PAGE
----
This is a grim and ugly fact. Our civil government is no longer able to meet its first obligation — to protect the people — we are really in trouble. There is no question that civil government today is trying to do everything under the sun, and doing nothing at all successfully. In terms of efficiency and effectiveness, the only thing that civil government does at all well is to take money away from us.
Having said this, we must add that the fault is by no means entirely on the side of civil authorities. Lawlessness is so widespread and extensive that it is becoming impossible to control. I can still recall the whining of one man at a neighbourhood meeting about how the police were not doing their job. The fact was that his boys were the neighbourhood menace. We have no right to complain about the failures of the police if we are creating a part of their problem by failing to train our children properly.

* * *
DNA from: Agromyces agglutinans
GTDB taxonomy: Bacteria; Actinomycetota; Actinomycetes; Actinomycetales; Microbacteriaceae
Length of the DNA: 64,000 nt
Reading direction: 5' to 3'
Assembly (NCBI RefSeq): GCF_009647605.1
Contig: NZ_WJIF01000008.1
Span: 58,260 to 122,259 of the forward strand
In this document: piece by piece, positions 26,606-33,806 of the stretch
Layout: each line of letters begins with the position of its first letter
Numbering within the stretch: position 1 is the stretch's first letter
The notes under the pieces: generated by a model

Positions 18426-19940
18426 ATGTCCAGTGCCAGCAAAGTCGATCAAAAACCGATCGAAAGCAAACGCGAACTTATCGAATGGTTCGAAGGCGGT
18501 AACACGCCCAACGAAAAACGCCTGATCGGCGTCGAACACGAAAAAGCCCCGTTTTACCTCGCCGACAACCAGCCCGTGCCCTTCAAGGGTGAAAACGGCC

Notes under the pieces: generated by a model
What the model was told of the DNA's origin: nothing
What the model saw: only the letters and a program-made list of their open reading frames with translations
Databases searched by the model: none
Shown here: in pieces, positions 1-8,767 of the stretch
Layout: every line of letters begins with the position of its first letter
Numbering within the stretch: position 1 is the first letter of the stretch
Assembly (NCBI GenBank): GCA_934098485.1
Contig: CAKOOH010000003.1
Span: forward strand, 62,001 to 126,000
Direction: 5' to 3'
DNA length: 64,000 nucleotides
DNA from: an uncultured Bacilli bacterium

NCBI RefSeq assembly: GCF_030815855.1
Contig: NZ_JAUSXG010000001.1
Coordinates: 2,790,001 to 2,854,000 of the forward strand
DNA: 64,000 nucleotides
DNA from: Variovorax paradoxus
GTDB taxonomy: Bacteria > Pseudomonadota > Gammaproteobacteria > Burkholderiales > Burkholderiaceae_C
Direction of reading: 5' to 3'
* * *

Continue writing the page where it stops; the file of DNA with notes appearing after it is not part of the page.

The church has always been the main force for law enforcement. By the religious and moral instruction it gives, the church has been our greatest law enforcement agency. This, however, is not true now of many churches. Neither sound doctrine nor sound morals seem to be present in many Sunday-school lessons and pulpit expositions. To teach Sunday-school children about indigenous cultures and aspirations and nothing about the Ten Commandments is hardly sound teaching of morality. Instead of being a moral force in the community, such churches become a disintegrating force, and the children are robbed of the moral discipline and faith they so greatly need.
Moreover, government (like charity) begins at home. The failure of the family to discipline its children is a key contributing factor to our moral decline.
Today, government is indeed failing to protect its citizens, but the failure begins at more basic levels than the police. It represents the moral failure of the churches, families, and individuals of our country. Whatever else an election might do, and whoever we may vote in, we cannot alter or erase the moral failure. It begins where we live. The remedy also begins there.
Peter Downie - National Director